Top Ten Mission Trends in the 21st Century: How Missionaries Are Sent Out Today Is Dramatically Changing

When we think about missionary support, many of us think about a denominational effort which sponsors and supports missionaries who are working in various parts of the world.  For example, many denominations participate in a centralized support structure whereby the denomination collects money which, in turn, is used to support the denominational missionaries on the field.  For example, the Southern Baptists support their missionaries through the Lottie Moon offering taken up every December.  Likewise, the Christian and Missionary Alliance support their missionaries through the Great Commission fund.  Many such examples could be given.  Indeed, this continues to be an important and vital structure which effectively sends out and supports missionaries around the world.  However, for the last hundred years there has been a dramatic rise of what is sometimes called “faith” missionaries.  This refers to missionaries who raise their own support through direct appeals to churches and friends who, in turn, partner with an organization which often does not belong to a particular denomination.[1] Mission organizations like Wycliffe Bible Translators, Frontiers, SIM (Society of International Missionaries) or OMF (Overseas Missionary Fellowship) are providing an increasingly growing proportion of the missionary force.
In addition to the traditional denomination support and the growth of the many “faith” mission boards, there is also an increasing number of missionaries going out as professionals who support themselves through their own occupational employment.  This is known as ‘tentmaking’, so named after the Apostle Paul’s determination at a certain point in his ministry to not take support from the Corinthian church, but to support himself through his trade, which was tentmaking.  By extension, any secular occupation whereby one supports themselves in a strategic location for missionary purposes is known as ‘tentmaking.’  Many countries which have restricted missionary presence are being served through Christians who have re-located to those countries and work in a wide array of fields for strategic purposes.  In the 19th century the dominant ‘tentmaking’ professions were either physicians or nurses providing medical care whereas today one is more likely to meet someone who is an English teacher or who is utilizing their technological expertise in some strategic part of the world.  Nevertheless, this is an important avenue through which many missionaries are being effectively placed around the world.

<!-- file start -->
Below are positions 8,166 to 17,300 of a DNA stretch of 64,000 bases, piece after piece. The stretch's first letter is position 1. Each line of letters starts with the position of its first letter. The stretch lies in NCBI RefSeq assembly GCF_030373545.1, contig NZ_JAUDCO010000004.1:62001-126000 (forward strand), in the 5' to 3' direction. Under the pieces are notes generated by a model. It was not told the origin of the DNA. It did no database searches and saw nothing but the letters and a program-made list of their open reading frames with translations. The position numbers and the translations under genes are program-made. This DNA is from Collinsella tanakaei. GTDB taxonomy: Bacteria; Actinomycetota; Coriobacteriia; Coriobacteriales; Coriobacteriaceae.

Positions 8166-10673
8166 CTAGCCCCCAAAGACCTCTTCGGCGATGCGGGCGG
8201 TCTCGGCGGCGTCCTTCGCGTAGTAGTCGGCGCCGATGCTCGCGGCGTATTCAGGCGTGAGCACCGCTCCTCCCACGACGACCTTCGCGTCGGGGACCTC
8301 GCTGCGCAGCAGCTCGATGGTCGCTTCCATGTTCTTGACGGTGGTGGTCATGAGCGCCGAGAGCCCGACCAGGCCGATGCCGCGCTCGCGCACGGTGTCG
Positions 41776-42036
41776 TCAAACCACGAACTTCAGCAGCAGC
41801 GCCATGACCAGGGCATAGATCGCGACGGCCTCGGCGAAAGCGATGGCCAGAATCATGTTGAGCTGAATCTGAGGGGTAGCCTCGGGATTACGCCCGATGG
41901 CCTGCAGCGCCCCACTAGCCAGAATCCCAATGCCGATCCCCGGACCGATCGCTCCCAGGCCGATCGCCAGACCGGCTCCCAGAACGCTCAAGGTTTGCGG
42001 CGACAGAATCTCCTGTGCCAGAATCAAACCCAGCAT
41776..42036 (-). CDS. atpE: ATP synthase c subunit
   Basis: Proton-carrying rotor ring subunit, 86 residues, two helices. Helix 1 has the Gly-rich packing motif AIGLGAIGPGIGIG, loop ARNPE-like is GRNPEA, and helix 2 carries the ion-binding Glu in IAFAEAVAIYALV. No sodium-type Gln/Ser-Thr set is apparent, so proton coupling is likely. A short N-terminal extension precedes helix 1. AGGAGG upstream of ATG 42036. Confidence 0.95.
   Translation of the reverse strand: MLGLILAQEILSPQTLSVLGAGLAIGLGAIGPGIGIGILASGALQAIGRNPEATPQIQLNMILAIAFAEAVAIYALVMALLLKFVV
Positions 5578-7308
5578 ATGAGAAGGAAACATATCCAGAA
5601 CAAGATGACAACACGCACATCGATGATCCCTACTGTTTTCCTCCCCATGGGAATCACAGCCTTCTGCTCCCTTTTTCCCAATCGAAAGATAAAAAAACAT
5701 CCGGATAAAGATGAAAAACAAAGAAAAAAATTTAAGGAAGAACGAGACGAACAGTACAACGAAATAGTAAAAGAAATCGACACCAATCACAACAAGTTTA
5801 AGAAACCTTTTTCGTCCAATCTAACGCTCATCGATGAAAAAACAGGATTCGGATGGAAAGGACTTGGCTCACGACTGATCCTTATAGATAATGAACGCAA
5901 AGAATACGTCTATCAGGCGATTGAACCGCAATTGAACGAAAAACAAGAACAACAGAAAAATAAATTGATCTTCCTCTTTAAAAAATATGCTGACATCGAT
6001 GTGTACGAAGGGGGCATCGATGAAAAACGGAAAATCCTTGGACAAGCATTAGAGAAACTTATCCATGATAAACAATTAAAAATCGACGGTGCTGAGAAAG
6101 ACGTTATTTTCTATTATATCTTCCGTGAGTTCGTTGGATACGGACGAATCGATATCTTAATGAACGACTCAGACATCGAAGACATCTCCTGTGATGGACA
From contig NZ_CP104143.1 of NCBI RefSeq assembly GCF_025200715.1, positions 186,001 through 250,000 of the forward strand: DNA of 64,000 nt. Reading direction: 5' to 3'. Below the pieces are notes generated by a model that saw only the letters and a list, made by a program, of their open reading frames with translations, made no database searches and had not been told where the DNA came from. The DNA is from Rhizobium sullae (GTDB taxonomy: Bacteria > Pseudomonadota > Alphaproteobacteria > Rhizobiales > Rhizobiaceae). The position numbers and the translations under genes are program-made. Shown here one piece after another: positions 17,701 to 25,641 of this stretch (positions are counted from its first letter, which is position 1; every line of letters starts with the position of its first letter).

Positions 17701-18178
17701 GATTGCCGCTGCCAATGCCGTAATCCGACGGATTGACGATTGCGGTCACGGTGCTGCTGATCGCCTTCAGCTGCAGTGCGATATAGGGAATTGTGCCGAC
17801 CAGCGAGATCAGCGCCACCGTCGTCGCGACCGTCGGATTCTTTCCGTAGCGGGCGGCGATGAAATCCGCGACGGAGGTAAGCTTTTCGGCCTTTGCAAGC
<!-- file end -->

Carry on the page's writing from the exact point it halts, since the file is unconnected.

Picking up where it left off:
Church’s today need to be aware of these shifts and realize that the global missionary effort is being extended from a wide range of initiatives including the local church, denominations, para-church organizations, professionals and by a whole range of efforts by indigenous churches throughout the world.

[1] One of the best documentations of the growth of faith missions can be found in Kalus Fiedler’s The Story of Faith Missions:  From Hudson Taylor to Present Day Africa (Oxford: Regnum Books International, 1994).


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